Carrier says it feels a 'tremendous sense of urgency to push forward on 5G' and is planning to field test the technology with partners next year.

Sarah Thomas, Director, Women in Comms

September 8, 2015

3 Min Read
Verizon & Partners to Field Test 5G in 2016

Verizon has put a big stake in the ground for 5G, committing to launch field trials of the next-generation network with its partners in 2016.

Verizon Communications Inc. (NYSE: VZ) feels a "tremendous sense of urgency to push forward on 5G and mobilize the ecosystem," according to the carrier's executive vice president and chief information and technology architect, Roger Gurnani. It wants to lead in 5G as it did with 4G LTE. That's why the carrier plans to join forces with its partners to begin technology field trials next year.

Those partners include Alcatel-Lucent (NYSE: ALU), Cisco Systems Inc. (Nasdaq: CSCO), Ericsson AB (Nasdaq: ERIC), Nokia Corp. (NYSE: NOK), Qualcomm Inc. (Nasdaq: QCOM) and Samsung Corp. .

Led by Verizon, the companies kicked off a 5G Technology Forum last month where they established working teams to "ensure an aggressive pace of innovation" on 5G. They are all working in 5G network environments that Verizon calls sandboxes in its Waltham, Mass., and San Francisco Innovation Centers to build 5G apps. Verizon says the Forum will also include support from US-based venture capital groups focused on emerging technologies. (See Network Slicing Key to Nokia's 5G Framework and Verizon Builds Driverless Cars Their Own City.)

"Each partner is a leader, but together we represent more than $50 billion in annual research, development and technology investments and thousands of patents," Gurnani said in a prepared statement. "Collectively we are bringing to bear an incredible amount of resources and intellectual capital to introduce the next generation of wireless technology."

For more on 5G, visit the dedicated 5G section here on Light Reading.

While the US -- and Verizon, specifically -- was the leader for LTE network development, most of the impetus behind 5G has come from Asian operators. By working together and starting early, Verizon is hoping it can bring 5G innovation back to the US. (See Verizon Trumpets Network Densification Plans and Q&A: SK Telecom Talks All Things 5G.)

Commercial 5G deployments are expected across the globe after 2020, but Gurnani tells CNet he expects some level of commercial deployment to begin in the US in 2017. In South Korea, commercial networks are expected in time for the 2018 Olympics. (See 5G: Meet the Influencers and You Can't Spell 5G Without LTE.)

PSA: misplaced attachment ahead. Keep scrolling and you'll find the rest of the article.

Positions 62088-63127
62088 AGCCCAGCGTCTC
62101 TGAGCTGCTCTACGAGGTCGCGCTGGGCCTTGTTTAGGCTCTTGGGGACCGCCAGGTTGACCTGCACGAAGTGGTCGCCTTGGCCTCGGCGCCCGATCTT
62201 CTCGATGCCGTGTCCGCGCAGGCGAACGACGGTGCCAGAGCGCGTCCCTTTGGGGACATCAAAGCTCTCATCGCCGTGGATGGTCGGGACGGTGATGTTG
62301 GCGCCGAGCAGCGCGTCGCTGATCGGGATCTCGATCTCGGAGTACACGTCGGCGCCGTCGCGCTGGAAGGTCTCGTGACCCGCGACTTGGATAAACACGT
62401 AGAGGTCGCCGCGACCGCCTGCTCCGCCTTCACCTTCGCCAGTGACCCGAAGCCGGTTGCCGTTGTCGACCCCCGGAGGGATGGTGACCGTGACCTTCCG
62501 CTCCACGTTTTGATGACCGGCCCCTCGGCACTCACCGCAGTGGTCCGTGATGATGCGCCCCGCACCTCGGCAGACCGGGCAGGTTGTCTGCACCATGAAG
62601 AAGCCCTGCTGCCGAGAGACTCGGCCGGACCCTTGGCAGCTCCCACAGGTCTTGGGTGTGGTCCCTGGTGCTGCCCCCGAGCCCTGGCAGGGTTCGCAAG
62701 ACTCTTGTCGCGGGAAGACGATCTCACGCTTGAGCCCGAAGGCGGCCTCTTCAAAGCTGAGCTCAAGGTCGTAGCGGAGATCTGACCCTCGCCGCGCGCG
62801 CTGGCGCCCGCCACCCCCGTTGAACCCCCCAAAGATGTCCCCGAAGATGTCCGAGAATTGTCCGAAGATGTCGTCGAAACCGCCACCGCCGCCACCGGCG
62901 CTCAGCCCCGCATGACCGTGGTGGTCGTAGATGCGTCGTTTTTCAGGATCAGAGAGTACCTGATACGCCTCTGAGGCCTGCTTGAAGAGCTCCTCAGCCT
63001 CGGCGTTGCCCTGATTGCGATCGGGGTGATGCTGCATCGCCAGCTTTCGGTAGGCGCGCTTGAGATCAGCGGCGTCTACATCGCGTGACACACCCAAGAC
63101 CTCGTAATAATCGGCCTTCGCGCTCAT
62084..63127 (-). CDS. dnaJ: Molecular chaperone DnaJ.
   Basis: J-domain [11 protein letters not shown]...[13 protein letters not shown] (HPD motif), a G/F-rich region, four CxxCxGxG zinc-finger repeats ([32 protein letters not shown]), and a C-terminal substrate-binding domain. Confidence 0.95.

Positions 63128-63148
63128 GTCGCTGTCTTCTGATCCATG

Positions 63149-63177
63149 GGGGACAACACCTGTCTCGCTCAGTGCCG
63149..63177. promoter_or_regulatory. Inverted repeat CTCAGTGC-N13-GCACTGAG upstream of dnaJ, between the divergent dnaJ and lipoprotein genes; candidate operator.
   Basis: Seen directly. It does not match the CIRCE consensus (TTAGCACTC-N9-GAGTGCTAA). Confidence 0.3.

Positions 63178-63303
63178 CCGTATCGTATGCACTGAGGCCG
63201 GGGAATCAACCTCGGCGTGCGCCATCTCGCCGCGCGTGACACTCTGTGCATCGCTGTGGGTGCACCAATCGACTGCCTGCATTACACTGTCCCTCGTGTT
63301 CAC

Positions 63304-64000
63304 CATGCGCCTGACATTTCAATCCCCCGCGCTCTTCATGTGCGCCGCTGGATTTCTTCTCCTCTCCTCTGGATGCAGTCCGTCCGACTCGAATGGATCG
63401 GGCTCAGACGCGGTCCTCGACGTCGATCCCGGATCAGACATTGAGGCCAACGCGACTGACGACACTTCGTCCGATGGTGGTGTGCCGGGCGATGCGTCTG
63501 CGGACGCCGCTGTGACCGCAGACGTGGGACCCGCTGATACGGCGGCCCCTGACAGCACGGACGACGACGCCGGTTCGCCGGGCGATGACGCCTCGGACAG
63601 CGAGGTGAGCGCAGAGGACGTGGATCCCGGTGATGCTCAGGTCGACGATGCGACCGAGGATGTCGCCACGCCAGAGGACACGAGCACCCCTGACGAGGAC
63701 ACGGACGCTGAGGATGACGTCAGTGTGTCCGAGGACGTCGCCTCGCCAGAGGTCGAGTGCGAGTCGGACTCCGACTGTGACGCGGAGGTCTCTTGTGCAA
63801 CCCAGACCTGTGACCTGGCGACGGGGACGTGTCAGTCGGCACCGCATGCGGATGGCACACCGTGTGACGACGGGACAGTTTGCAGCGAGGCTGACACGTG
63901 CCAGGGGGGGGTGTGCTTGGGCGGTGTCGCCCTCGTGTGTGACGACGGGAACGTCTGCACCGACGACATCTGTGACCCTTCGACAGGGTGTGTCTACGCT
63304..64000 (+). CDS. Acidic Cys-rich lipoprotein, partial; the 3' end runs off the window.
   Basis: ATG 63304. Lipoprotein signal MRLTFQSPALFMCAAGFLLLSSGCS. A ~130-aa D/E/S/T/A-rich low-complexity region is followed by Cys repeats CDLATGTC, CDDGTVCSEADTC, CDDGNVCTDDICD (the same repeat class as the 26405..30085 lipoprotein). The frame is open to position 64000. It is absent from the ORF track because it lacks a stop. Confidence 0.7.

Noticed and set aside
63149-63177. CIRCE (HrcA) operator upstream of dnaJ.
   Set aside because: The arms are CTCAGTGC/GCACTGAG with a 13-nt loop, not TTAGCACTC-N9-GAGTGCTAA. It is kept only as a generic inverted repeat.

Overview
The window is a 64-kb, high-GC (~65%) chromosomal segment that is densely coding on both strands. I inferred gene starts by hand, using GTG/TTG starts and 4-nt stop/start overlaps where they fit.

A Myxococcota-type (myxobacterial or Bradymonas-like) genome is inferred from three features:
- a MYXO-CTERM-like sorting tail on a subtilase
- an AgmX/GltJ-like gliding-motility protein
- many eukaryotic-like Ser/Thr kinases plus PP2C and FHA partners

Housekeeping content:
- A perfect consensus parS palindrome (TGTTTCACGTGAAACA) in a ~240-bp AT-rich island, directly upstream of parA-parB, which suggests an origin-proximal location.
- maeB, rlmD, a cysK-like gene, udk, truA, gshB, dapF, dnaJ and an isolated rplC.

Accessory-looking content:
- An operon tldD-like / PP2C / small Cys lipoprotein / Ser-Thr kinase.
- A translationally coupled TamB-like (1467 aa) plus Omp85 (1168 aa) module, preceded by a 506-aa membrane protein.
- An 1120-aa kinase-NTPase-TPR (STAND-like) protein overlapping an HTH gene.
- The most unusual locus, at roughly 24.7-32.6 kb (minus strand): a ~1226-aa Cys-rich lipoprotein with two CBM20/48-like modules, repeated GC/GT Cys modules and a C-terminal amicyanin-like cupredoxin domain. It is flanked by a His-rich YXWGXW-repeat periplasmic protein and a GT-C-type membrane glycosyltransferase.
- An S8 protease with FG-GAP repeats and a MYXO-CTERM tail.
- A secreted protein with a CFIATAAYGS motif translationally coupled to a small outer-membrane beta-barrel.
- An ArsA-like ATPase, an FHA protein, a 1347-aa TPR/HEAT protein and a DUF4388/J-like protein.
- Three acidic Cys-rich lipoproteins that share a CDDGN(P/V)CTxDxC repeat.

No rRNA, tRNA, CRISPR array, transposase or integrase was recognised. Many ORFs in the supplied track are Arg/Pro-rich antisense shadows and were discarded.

5G promises to bring about 50 times the throughput of LTE, extremely low latency and the bandwidth necessary to support mobility and the Internet of Things across industry verticals. Importantly, it should also enable new business models to justify the expense of the new network. (See Lines Get Drawn in Road to 5G, 5G: What Is It & Why Does It Matter? and Heavy Reading Q&A: Getting to the Heart of 5G .)

— Sarah Thomas, Circle me on Google+ Follow me on TwitterVisit my LinkedIn profile, Editorial Operations Director, Light Reading

About the Author(s)

Sarah Thomas

Director, Women in Comms

Sarah Thomas's love affair with communications began in 2003 when she bought her first cellphone, a pink RAZR, which she duly "bedazzled" with the help of superglue and her dad.

She joined the editorial staff at Light Reading in 2010 and has been covering mobile technologies ever since. Sarah got her start covering telecom in 2007 at Telephony, later Connected Planet, may it rest in peace. Her non-telecom work experience includes a brief foray into public relations at Fleishman-Hillard (her cussin' upset the clients) and a hodge-podge of internships, including spells at Ingram's (Kansas City's business magazine), American Spa magazine (where she was Chief Hot-Tub Correspondent), and the tweens' quiz bible, QuizFest, in NYC.

As Editorial Operations Director, a role she took on in January 2015, Sarah is responsible for the day-to-day management of the non-news content elements on Light Reading.

Sarah received her Bachelor's in Journalism from the University of Missouri-Columbia. She lives in Chicago with her 3DTV, her iPad and a drawer full of smartphone cords.

Away from the world of telecom journalism, Sarah likes to dabble in monster truck racing, becoming part of Team Bigfoot in 2009.

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